Caesars Reaches Deal with Creditors to End Bankruptcy Lawsuit
Posted on: September 29, 2016, 03:00h.
Last updated on: September 29, 2016, 10:25h.
Caesars’ junior creditors have accepted an improved debt restructuring deal, a breakthrough that looks to mark the beginning of the end of the tortuous bankruptcy of Caesars main operating unit, CEOC.
According to Forbes, just one creditor, Trilogy Capital Management, is now holding out.
CEOC filed for bankruptcy in January 2015 with industry-high debts of $18 billion, and has been locked in a legal battle with its junior creditors ever since.
Several lawsuits against parent Caesars Entertainment Corp accused the parent company of deliberately stripping CEOC of its prized assets, such as the Linq and Planet Hollywood, for the benefit of its controlling shareholders.
The controlling shareholders are led by Apollo and TPG, leaving CEOC with just distressed assets and unpayable debts for junior shareholders.
The junior creditors were initially offered just 9 cents on the dollar, an offer that was later increased to 39 cents. The new offer, presented just last week, represents 66 cents on the dollar, which will be made up of cash, equity and convertible bonds.
Apollo and TPG to Relinquish Equity
Apollo and TPG, meanwhile, will relinquish their controlling stake in the Caesars Group in exchange for release from further litigation. Junior creditors will own greater equity in a new reorganized group to be formed by the merger of parent Caesars Entertainment Corp with its affiliate Caesars Acquisition Co. Apollo and TPG will retain just 16 percent of the new group, to be known as “New CEC,” while creditors in general will own 70 percent.
“The Second Lien Committee is pleased with the progress that has been made and looks forward to the completion of the restructuring,” said Bruce Bennett, attorney for the group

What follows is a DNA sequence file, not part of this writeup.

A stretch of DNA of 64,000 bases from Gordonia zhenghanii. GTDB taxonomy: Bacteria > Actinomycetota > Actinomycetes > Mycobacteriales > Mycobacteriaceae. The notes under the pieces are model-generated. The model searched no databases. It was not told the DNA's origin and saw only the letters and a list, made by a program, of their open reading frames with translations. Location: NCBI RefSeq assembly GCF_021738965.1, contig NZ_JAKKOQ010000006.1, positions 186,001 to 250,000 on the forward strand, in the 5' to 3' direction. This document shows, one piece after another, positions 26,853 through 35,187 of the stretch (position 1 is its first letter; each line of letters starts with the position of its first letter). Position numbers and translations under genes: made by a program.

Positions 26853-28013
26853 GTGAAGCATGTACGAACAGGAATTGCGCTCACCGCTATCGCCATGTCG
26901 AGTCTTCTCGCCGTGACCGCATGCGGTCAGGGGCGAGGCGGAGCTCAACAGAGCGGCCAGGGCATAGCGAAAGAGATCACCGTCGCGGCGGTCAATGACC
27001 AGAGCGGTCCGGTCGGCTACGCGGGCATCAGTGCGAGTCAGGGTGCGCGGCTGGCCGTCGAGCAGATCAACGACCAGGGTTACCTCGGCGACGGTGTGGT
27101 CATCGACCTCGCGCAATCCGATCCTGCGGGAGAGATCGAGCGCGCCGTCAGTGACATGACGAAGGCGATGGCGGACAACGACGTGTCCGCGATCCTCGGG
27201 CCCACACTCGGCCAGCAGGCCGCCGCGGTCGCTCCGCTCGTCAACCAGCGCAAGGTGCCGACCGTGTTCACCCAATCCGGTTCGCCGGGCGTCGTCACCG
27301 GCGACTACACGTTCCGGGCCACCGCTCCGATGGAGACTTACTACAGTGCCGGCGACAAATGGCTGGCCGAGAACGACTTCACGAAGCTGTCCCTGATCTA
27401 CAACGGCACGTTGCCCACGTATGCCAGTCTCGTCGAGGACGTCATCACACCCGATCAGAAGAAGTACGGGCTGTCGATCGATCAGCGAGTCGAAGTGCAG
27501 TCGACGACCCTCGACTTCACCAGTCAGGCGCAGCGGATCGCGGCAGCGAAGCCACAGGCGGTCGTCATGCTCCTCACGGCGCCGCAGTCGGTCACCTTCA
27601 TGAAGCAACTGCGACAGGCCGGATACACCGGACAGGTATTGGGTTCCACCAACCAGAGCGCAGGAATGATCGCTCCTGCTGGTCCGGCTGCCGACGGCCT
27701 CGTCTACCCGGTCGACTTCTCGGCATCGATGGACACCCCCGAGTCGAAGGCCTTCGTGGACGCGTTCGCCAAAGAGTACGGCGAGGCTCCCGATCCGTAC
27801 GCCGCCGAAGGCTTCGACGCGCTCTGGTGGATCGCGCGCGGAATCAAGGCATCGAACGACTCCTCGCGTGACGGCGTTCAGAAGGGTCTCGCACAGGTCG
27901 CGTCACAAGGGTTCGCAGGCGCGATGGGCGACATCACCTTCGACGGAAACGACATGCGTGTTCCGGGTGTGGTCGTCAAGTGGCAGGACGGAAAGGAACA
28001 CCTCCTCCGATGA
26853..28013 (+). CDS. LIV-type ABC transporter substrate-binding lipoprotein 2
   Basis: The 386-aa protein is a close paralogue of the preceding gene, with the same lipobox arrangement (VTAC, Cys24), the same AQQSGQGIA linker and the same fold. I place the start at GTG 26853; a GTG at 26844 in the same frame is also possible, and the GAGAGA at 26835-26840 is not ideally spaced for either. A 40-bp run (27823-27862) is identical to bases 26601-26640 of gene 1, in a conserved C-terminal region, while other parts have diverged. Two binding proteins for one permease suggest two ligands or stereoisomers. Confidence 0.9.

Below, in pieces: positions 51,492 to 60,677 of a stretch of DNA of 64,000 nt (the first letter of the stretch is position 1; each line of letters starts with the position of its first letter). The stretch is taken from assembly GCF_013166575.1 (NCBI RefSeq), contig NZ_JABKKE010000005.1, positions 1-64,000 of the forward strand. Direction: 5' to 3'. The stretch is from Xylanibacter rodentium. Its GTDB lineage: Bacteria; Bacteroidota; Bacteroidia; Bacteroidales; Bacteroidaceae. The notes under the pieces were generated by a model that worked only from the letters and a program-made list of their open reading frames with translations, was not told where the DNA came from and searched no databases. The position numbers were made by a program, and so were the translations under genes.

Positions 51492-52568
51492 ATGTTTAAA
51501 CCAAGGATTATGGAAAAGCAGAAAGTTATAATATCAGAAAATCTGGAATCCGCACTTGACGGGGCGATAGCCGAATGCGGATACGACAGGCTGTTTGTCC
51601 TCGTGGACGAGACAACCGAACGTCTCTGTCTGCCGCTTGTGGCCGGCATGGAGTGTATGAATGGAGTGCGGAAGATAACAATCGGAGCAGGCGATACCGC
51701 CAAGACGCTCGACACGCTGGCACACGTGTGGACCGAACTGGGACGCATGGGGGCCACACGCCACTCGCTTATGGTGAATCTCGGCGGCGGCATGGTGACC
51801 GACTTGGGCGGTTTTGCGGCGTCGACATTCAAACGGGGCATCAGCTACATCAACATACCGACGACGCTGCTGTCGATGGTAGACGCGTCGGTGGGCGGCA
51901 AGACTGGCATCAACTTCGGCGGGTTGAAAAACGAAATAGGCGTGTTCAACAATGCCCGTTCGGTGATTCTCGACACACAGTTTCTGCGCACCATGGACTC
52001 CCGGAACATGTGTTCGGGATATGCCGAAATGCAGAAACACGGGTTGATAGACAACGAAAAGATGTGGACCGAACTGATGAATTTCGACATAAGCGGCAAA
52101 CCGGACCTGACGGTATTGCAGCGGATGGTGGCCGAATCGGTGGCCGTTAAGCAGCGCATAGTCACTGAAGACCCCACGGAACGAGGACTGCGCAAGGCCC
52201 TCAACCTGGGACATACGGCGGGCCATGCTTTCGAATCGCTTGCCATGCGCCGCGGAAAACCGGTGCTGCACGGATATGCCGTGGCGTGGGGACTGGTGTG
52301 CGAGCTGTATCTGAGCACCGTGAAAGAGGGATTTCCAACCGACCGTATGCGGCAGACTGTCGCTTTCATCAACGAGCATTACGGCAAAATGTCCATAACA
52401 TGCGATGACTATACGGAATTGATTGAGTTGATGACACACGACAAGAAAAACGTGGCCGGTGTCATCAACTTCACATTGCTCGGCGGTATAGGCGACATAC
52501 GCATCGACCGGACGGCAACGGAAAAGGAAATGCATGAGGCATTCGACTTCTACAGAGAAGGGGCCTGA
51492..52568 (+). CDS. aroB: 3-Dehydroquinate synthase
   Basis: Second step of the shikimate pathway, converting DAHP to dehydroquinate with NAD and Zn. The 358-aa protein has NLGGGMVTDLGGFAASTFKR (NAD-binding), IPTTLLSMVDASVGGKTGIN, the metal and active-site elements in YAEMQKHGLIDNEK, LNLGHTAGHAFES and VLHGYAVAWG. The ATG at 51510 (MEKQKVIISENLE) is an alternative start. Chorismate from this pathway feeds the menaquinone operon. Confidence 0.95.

“It’s important to recognize that a lot of work needs to be done in the next few weeks. Will there be bumps along the road? Yes. Is this a durable deal? Yes,” he added.
“Pony up the Paper”
The stalemate between the two groups was shattered last month by US bankruptcy court judge Benjamin Goldgar’s refusal to extend an injunction preventing the continuation of the creditors’ lawsuits against the Caesars, which comprised claims of over $10 billion.
Then, earlier this month, Goldgar ruled that top Caesars directors would have to “pony up the paper,” and reveal details of their financial wealth to the court, as their creditors pushed to hold them personally responsible for CEOC’s debts.
These directors included billionaires Marc Rowan and David Bonderman, co-founders of Apollo and TPG, respectively. This week, after millions of dollars spent in legal fees and almost two years of negotiations in one of the most complex bankruptcies in recent history, Apollo and TPG have finally crumbled.
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